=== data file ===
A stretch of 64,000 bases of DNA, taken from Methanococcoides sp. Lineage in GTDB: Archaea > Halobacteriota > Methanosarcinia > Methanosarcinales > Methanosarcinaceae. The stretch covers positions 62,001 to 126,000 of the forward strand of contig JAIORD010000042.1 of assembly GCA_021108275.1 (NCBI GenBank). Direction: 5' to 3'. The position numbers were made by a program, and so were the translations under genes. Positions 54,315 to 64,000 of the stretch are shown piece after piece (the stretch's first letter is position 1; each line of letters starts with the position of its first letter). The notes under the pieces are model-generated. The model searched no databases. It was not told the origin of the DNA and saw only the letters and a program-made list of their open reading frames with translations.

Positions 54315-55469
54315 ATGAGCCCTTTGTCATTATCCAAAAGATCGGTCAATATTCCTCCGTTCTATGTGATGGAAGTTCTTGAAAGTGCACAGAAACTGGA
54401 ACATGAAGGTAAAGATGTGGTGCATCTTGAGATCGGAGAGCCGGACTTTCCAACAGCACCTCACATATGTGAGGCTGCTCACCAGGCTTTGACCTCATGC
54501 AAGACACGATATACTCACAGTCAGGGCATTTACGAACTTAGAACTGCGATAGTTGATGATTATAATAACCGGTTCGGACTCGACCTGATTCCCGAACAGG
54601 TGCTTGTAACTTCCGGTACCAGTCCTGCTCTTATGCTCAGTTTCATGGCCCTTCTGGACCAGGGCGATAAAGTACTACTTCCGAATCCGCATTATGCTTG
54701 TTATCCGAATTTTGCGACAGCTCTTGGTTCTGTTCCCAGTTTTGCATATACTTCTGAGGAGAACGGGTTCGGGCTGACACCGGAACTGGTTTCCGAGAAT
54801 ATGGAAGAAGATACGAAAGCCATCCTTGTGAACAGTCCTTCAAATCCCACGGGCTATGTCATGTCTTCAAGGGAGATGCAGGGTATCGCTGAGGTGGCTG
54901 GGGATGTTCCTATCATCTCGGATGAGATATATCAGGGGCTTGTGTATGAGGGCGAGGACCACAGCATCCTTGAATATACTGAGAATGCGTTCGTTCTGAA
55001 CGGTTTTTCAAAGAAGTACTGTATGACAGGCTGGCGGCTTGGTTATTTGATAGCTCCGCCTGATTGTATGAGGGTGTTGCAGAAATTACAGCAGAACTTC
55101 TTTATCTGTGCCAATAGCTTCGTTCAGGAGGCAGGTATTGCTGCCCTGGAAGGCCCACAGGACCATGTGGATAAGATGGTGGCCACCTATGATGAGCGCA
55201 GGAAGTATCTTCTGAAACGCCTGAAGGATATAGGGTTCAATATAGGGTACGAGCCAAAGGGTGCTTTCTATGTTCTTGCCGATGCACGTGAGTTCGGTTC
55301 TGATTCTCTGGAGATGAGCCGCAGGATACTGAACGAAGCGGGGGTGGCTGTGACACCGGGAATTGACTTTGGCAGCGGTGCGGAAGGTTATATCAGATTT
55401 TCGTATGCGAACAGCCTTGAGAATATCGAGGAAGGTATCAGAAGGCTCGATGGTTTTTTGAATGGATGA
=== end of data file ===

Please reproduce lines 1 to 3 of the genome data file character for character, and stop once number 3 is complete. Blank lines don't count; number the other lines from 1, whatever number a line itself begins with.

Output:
A stretch of 64,000 bases of DNA, taken from Methanococcoides sp. Lineage in GTDB: Archaea > Halobacteriota > Methanosarcinia > Methanosarcinales > Methanosarcinaceae. The stretch covers positions 62,001 to 126,000 of the forward strand of contig JAIORD010000042.1 of assembly GCA_021108275.1 (NCBI GenBank). Direction: 5' to 3'. The position numbers were made by a program, and so were the translations under genes. Positions 54,315 to 64,000 of the stretch are shown piece after piece (the stretch's first letter is position 1; each line of letters starts with the position of its first letter). The notes under the pieces are model-generated. The model searched no databases. It was not told the origin of the DNA and saw only the letters and a program-made list of their open reading frames with translations.

Positions 54315-55469
54315 ATGAGCCCTTTGTCATTATCCAAAAGATCGGTCAATATTCCTCCGTTCTATGTGATGGAAGTTCTTGAAAGTGCACAGAAACTGGA